The National Hockey League’s buyout window has now officially closed and despite public pleading from many on social media, and some pleading from this very site, Dennis Wideman will remain a member of the Calgary Flames.
Well, for now, at least.
The 33-year-old right-shooting blueliner had a rough year last season, missing time due to a tricep tear and as part of a still-ongoing saga following a late February collision with linesman Don Henderson, and playing at a much lower level than in previous seasons when healthy. Why, oh why, would the Flames hold onto Wideman? Here’s what we came up with.
The kids aren’t ready yet
The Flames have quietly accumulated a bunch of young blueliners on their farm team, including Oliver Kylington, Brett Kulak, Tyler Wotherspoon (who all saw NHL action last year) and Ryan Culkin (who didn’t), and they’re soon to be joined by OHL standout Rasmus Andersson and WHL behemoth Keegan Kanzig. But Kylington, Wotherspoon and Kulak arguably haven’t done enough to force management’s hand. I mean, they’re all solid AHLers and have shown fairly well in the NHL, but compare their performance to Brodie’s “kicking the door down” when he was on an entry-level deal.
As we’ve seen in Detroit, there’s really no downside to letting your kids over-ripen a bit.
(And if your kids aren’t ready yet, you’ll have to go out into the free agent or trade markets and try to grab a comparable replacement… which won’t be cheap.)
He could be useful on the power-play
Wideman was acquired by Jay Feaster many moons ago because the hope was that he would be able to produce on the power-play. Say what you will about his even strength play – he’s a third pairing guy at best – but he was pretty dangerous with the extra man two seasons ago (and could be again if the Flames can get the right associate coach to kickstart their special teams).
The Gulutzan connection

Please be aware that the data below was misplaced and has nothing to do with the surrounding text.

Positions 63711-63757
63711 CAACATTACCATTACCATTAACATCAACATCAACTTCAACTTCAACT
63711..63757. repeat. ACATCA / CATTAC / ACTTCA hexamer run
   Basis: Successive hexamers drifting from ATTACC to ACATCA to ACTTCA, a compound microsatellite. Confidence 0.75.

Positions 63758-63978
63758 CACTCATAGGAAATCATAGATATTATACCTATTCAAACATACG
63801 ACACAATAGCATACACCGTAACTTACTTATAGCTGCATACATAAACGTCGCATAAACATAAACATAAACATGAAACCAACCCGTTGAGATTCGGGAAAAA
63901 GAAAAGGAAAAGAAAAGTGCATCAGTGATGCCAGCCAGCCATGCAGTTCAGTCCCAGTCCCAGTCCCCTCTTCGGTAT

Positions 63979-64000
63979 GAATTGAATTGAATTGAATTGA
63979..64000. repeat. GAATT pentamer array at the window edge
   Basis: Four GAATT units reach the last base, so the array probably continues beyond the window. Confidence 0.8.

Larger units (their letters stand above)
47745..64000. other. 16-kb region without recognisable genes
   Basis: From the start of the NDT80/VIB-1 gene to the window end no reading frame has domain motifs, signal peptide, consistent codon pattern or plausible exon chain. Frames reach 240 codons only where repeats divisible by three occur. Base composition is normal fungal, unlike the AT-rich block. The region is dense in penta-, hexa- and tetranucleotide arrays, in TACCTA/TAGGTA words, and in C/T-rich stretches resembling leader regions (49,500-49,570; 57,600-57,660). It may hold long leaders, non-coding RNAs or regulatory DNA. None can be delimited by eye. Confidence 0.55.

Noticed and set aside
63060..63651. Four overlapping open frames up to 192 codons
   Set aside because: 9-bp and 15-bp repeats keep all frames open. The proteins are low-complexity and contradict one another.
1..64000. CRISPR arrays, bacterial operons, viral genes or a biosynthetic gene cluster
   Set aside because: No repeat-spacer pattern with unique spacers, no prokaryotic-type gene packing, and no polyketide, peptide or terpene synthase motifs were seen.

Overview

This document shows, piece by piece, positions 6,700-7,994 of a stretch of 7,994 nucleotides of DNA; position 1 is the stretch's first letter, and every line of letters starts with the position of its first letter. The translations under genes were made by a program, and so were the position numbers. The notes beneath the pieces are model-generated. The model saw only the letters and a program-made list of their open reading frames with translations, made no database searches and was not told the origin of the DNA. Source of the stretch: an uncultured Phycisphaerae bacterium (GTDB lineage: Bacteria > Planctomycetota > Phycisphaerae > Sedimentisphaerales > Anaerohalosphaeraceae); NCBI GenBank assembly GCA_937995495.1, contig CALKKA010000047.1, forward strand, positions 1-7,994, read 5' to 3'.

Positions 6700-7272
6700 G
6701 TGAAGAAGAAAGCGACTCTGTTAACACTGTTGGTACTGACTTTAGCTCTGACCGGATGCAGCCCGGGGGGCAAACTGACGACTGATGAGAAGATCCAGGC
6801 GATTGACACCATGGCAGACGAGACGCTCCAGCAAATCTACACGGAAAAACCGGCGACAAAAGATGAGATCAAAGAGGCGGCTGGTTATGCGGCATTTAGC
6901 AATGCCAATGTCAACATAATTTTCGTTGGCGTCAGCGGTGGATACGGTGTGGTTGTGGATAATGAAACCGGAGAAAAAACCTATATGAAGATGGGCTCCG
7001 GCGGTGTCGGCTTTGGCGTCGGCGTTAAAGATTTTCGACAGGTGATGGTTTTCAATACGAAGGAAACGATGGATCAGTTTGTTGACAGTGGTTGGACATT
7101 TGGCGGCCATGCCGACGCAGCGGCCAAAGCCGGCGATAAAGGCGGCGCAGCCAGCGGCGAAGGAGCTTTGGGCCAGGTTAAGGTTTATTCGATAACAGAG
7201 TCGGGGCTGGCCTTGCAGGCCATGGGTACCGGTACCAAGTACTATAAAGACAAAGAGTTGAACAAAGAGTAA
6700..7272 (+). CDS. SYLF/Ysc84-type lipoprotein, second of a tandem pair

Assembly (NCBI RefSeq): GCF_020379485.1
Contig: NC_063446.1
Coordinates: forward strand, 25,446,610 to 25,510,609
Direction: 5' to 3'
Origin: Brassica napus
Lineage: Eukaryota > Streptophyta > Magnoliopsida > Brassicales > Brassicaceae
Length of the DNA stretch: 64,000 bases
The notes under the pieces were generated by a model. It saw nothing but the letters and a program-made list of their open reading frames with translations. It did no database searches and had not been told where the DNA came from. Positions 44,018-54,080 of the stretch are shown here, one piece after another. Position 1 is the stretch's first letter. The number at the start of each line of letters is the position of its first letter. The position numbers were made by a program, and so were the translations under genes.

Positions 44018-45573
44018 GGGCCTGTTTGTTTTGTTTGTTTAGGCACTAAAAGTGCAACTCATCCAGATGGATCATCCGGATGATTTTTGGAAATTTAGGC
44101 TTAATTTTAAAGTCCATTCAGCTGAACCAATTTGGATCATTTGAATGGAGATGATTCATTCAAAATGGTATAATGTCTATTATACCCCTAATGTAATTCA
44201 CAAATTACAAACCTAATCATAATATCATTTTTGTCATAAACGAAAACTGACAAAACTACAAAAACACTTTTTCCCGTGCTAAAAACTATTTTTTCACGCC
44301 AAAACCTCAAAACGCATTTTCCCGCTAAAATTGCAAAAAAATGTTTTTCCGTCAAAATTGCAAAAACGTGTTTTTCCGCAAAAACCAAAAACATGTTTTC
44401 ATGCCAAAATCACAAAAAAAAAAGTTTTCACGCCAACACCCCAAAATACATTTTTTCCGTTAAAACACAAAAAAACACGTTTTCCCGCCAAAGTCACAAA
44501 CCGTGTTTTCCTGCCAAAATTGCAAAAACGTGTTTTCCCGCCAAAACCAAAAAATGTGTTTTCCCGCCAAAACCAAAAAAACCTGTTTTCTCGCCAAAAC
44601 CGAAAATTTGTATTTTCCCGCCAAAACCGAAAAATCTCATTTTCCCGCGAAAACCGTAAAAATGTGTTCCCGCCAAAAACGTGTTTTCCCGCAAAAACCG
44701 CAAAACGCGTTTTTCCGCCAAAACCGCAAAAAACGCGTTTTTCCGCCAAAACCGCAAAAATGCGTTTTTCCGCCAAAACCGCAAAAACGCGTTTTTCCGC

In his introductory press conference, new Flames head coach Glen Gulutzan mentioned three current Flames that he was familiar with from his time coaching in Las Vegas (and attending Flames development camps): Deryk Engelland, Mark Giordano and Dennis Wideman. Not only does having pre-existing relationships with three of the team’s veterans help Gulutzan transition into his new role, but perhaps the feeling is that his prior connection with Wideman can help turn his game around. (In other words, sending a message to the marketplace of “Hey, Wideman’s not awful, Hartley just wasn’t using him well.”)
The Fletcher principle: never sell low
Brad Treliving is very much a student of the game. One of the major reasons that original Flames GM Cliff Fletcher is in the Hockey Hall of Fame is because he was really good at maximizing asset values and making trades at the right time. One thing Fletcher almost never did was make a move while his club was struggling, and he tried to never sell low on a player because you’d never get good value doing so.
After the season he just had, Wideman’s value has nowhere to go but up. Why not hold onto him for a little bit and see if something can happen? (Particularly since Wideman’s cap hit will shrink by $29,000 for every day in the regular season and moving him at the trade deadline would require just $1.17 million in cap space.) The Flames can probably get something of value for him at the deadline, rather than cashing out now and getting nothing.
A buyout is really, really expensive
The Flames’ owners are primarily oil barons. That’s important in two respects; first, the oil price is way down and they probably don’t want to spend money that they don’t need to. Second, they are really cost-conscious and didn’t get rich by spending a ton of their own money – usually oil deals are complex animals that involve partnering up and sharing risk, often involving justifying complex business cases to other partners.
A buyout for Wideman is literally management handing him $4 million to not play for the team anymore, and then having cap hits of $1.25 million in 2016-17 and $2 million in 2017-18. Unless the team is completely convinced that he cannot be an NHL player anymore and that he’s going to be dead money on the cap anyway, selling a buyout to ownership is going to be really tough to justify from a business perspective.